White House press secretary claims Juneteenth is a ‘meaningful day’ to Trump

The president's choice of venue for a Black day of celebration leaves many wondering if he's purposefully sending a message to the most racist part of his base

U.S. President Doanld Trump speaks after the successful launch of the SpaceX Falcon 9 rocket with the manned Crew Dragon spacecraft at the Kennedy Space Center on May 30, 2020 in Cape Canaveral, Florida. (Photo by Saul Martinez/Getty Images)

The White House is pushing back against claims that President Donald Trump is using the Juneteeth celebrations as a way to antagonize the Black community by holding his first post coronavirus rally in Tulsa, Oklahoma. Instead, they are insisting that June 19 is a “meaningful day” to him.

READ MORE: Donald Trump to hold next rally on Juneteenth in Tulsa

White House press secretary Kayleigh McEnany told reporters Thursday that there was no racial malice behind Trump’s decision to resume his rallies that were canceled amid the coronavirus pandemic.

Critics charged that Trump was mindful of the date and its importance.

Juneteenth, celebrated on June 19, is a holiday that marks the actual day slaves learned they were emancipated.

Tulsa, Oklahoma is where over 300 African Americans were killed and thousands more displaced as the once-prosperous Greenwood District, called Black Wall Street by locals, was set ablaze by a mob of white people in 1921.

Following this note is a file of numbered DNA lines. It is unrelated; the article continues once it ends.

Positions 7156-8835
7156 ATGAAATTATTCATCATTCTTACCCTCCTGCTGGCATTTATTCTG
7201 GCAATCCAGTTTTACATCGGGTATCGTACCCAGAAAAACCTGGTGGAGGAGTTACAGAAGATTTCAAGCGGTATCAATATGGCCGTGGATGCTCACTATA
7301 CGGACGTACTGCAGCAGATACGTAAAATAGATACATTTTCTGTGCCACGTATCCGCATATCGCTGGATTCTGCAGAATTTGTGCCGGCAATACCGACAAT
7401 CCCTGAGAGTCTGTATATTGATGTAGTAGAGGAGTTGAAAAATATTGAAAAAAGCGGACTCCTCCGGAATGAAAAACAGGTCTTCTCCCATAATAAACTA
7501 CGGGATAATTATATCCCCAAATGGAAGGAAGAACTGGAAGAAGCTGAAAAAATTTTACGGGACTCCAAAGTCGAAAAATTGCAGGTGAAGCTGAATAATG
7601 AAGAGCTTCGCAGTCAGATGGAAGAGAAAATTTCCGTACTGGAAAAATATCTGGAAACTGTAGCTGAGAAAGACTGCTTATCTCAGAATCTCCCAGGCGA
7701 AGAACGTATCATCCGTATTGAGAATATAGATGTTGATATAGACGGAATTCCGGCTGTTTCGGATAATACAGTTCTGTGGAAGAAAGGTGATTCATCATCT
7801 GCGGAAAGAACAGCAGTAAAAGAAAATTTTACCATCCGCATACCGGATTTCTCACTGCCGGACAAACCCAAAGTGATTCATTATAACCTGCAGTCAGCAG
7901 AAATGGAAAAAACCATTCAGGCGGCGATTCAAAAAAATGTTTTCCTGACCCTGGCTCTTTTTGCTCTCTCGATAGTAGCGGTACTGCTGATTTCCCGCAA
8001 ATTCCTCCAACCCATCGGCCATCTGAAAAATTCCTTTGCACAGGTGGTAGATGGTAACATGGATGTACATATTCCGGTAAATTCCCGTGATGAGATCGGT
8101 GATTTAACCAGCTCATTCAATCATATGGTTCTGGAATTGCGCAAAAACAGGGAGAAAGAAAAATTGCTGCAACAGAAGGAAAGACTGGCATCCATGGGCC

McEnany claimed that Trump would use his time on the campaign stump to share what he has done for the African American community. She cited low unemployment rates, the criminal reform bill FIRST Step Act and his commitment to HBCU funding.

“The African American community is very near and dear to his heart. At these rallies he often shares the great work he has done for minority communities,” McEnany said. “He’s working on rectifying injustices … So, it’s a meaningful day to him, and it’s a day where wants to share some of the progress that’s been made as we look forward and more that needs to be done.”

Trump’s own actions contradict his supposed affection for the African American community. He has never apologized for the full-page ads he took out in 1980 in which he advocated the death penalty for the then Central Park Five, the five Black and brown teens who were ultimately proven innocent of raping a woman in Central Park.

He and his father were also accused of refusing to rent to Black people. He has also recently refused to even consider renaming military bases that carry the names of Confederate generals and does not support the removal of the statues occurring nationwide.

Trump was also one of the most prominent spokesmen for the so-called ‘birtherism’ movement which questioned where President Barack Obama was born during his election campaign.

READ MORE: Russell Westbrook executive producing Tulsa race massacre docuseries

Many now believe that Trump is weaponizing the nation’s ugly history against the Black community.

“This isn’t just a wink to white supremacists — he’s throwing them a welcome home party,” Sen. Kamala Harris tweeted Thursday.

Congressional Black Caucus member Rep. Al Green also called out POTUS.

“Trump rally with rebel flags (a symbol of slavery and racism) in Tulsa, OK (the place of #TulsaMassacre) on Juneteenth (a day of emancipation recognition) is more than a slap in the face to African Americans; it is overt racism from the highest office in the land. #RejectRacism,” he tweeted.

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